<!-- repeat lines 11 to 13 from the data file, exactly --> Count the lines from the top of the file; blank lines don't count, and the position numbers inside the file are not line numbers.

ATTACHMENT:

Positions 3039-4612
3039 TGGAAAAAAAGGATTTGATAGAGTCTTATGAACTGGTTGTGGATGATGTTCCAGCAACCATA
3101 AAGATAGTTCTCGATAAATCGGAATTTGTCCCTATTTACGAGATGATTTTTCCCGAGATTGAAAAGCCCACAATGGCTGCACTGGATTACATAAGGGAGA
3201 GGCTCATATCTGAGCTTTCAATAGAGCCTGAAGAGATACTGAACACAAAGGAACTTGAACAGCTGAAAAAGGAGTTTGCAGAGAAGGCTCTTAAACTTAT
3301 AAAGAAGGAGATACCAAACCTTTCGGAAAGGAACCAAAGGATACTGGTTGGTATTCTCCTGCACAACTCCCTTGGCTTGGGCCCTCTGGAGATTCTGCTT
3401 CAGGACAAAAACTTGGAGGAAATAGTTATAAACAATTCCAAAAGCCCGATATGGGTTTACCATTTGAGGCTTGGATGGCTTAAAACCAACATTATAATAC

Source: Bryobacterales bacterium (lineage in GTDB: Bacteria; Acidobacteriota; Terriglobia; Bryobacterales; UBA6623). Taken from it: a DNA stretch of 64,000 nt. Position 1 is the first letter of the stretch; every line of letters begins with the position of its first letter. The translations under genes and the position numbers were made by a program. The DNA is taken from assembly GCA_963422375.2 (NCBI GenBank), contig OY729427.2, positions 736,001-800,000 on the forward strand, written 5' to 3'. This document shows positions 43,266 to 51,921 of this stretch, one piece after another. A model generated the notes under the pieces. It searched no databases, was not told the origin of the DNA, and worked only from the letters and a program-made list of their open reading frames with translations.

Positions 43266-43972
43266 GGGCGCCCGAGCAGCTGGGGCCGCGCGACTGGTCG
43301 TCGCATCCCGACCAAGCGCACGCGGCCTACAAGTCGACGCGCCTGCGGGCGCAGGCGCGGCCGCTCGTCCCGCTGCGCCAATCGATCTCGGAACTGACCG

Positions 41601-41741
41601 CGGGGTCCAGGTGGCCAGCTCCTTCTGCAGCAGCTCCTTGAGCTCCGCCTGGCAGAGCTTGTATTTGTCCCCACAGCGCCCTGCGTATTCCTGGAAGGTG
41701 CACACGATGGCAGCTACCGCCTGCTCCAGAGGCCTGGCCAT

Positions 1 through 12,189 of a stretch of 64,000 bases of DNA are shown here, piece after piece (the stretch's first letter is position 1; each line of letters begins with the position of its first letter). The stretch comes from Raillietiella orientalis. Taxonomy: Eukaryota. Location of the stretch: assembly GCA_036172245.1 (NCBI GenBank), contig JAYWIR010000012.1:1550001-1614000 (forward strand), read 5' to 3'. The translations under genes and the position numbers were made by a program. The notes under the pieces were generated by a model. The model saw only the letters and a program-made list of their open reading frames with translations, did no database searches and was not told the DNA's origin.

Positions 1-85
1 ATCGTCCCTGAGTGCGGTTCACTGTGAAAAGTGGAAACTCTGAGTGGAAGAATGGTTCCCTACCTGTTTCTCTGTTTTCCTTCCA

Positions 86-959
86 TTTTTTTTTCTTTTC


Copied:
Positions 41601-41741
41601 CGGGGTCCAGGTGGCCAGCTCCTTCTGCAGCAGCTCCTTGAGCTCCGCCTGGCAGAGCTTGTATTTGTCCCCACAGCGCCCTGCGTATTCCTGGAAGGTG
41701 CACACGATGGCAGCTACCGCCTGCTCCAGAGGCCTGGCCAT